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S4x08 – Sniper (Pt 1)

May 16, 2010



Fans of police procedurals, you are not imagining things. Jean de Segonzac is a familiar name to you, particularly if you’ve watched any show from the Law & Order family. I used to confuse him with Jan de Bont, another cinematographer turned director, though I’d have to say much prefer the works of de Segonzac over de Bont. It seems H:LOTS is where he cut his teeth as a director, if his IMDB page is up to date and reflects a shred of accuracy. In addition to directing the generally unsatisfying H:LOTS movie – Life Everlasting – de Segonzac directed one of my favorite episodes of LOCI (Law & Order: Criminal Intent) – No Exit.

I have a feeling he directed – I’ll check in a minute – the episode of L&O introducing Det. Ed Green to world – the one featuring another terrible crime wave affecting Hudson University, astutely described by MCM as “the most dangerous college campus on earth!”. There is a frenetic similarity in the camera work I vividly recall in that episode, which reminds me of the camera work on Sniper (Pt 1 & 2). Okay, the episode – Gunshow was actually directed by Ed Sherin (another L&O director I LOVE). Maybe that’s why the conflation happened! Now, we’re getting it. Sherin directed some H:LOTS crossovers (“Baby, it’s you Pt 2″, Sideshow, For God and Country”)

Anyway, de Segonzac provided excellent direction for this tense episode centering around a DC/Baltimore sniper – predating the real life sniper dramedy by six years – and the terrible career destruction left in its wake. Exceptional acting by Isabella Hoffman (Russert) who does her best to keep the city from imploding while desperately trying to nail the sonofabitch terrorizing the citizens of Charm City.

This episode also boasts a cameo by Jay Leno – playing himself – who scores an actual laugh track free (unsweeten) genuine gut buster in the cold open with Munch and Bayliss.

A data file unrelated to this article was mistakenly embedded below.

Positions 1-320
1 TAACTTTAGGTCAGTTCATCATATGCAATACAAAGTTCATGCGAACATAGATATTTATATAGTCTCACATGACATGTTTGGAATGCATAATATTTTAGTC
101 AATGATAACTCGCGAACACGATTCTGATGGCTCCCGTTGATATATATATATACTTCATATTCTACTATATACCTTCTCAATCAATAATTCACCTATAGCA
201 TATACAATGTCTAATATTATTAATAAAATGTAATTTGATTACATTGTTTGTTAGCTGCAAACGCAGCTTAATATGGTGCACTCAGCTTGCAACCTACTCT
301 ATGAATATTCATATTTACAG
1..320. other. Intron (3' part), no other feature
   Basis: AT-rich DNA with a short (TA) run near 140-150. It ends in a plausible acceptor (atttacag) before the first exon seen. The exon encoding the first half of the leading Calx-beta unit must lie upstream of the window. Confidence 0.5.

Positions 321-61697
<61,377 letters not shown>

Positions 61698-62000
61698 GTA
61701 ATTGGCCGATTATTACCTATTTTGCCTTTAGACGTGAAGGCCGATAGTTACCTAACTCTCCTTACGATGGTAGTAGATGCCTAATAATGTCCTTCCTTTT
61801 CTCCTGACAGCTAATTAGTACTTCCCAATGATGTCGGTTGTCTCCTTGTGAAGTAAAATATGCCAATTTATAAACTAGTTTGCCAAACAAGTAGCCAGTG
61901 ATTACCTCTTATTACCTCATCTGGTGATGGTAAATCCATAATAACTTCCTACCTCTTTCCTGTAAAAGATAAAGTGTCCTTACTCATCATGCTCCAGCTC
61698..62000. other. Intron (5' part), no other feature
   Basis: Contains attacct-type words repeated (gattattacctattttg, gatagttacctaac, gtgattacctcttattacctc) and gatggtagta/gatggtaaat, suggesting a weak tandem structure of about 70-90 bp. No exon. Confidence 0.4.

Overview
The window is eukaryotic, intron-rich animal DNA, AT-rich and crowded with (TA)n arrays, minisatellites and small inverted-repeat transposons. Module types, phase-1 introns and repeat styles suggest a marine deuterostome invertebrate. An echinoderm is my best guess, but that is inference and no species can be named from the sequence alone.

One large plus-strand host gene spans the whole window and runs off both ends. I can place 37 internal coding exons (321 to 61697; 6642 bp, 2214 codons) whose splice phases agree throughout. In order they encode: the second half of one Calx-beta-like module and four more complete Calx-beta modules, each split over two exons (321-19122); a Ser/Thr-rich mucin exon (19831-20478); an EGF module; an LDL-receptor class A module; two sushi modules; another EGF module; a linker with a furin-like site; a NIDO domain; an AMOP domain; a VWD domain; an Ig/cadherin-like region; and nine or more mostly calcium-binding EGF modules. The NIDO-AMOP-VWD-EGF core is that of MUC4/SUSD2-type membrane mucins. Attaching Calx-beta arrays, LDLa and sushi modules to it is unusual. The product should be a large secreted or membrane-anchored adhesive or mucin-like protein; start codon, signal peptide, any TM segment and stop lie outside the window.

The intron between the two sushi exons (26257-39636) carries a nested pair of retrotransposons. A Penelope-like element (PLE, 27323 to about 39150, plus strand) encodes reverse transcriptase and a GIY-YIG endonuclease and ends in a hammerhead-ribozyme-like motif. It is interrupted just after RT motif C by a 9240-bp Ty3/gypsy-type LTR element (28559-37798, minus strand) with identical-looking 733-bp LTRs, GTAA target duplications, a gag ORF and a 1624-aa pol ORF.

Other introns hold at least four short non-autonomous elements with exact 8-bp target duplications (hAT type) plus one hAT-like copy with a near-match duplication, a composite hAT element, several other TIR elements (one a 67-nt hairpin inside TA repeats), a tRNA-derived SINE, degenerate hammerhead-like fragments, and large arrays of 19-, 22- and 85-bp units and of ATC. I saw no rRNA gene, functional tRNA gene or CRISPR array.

Bayliss and Howard

    Bayliss catches the first in a series of what appears to be unrelated shootings – though all 3 victims were shot at the same time – and is quickly designated the primary. He rejoices that one victim is still alive – noting a corollary to Homicide investigation rule 6:

  • When a suspect is immediately identified in an assault case, the victim is sure to live. When no suspect has been identified, the victim will surely die.
  • Then the vic in question has the cheek to up and die on the operating table. Howard and Bayliss chase down leads on the first victims, while Howard coordinates the other officers’ investigation efforts. Unfortunately, the arrival of Gee and Russert on the scene of a second shooting location means, “Congrats, it’s a bouncing baby red ball!” (Munch)

    Bayliss’s back is tripping again and now he’s got drugs and a referral to see a great physician in the Fontanaverse – Dr. Victor Ehrlich. Let’s not even entertain the kind of holes this pokes in the Tommy Westphall Theory.

Lewis

    Lewis speaks for all of us eye-rolling POCs when he astutely observes how what started out with three black folks killed was merely “drug related” quickly turns into a red ball once some nice white folks are also shot and killed. I ain’t mad at you, Lewis. Naturally, his comments were quickly dismissed and he was redirected toward the case at hand and not the racial dynamics of the case.

Russert, Gee and The BRASS

    Russert calls a press conference, only to have nothing to offer the press except they don’t have anything yet. Barnfather quickly tells the bank of microphones the department is mere seconds away from apprehending a suspect, despite the reality, which is they haven’t even figured out what – if any – connects all the victims. It’s also clear to see exactly what’s happening to Russert – via the Brass. They are clearly throwing her out into the street in preparation for an oncoming bus, which has an ETA of about 1/2 an episode. Gee – who sees the Brass coming – smartly does his best to “look busy”. It’s odd the sniper favors the childhood game of hangman, since it’s really Russert who’s getting rope – from her own ambition and the brass – to hang herself/career.
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One Comment leave one →
  1. hsofia permalink
    July 20, 2010 7:23 pm

    It was almost painful to watch Bayliss and Munch make such a wrong decision about how to interact with Jay Leno. Good episode, and I couldn’t recall whether it predated the DC Sniper or was “ripped from the headlines.” Thanks for the reminder.

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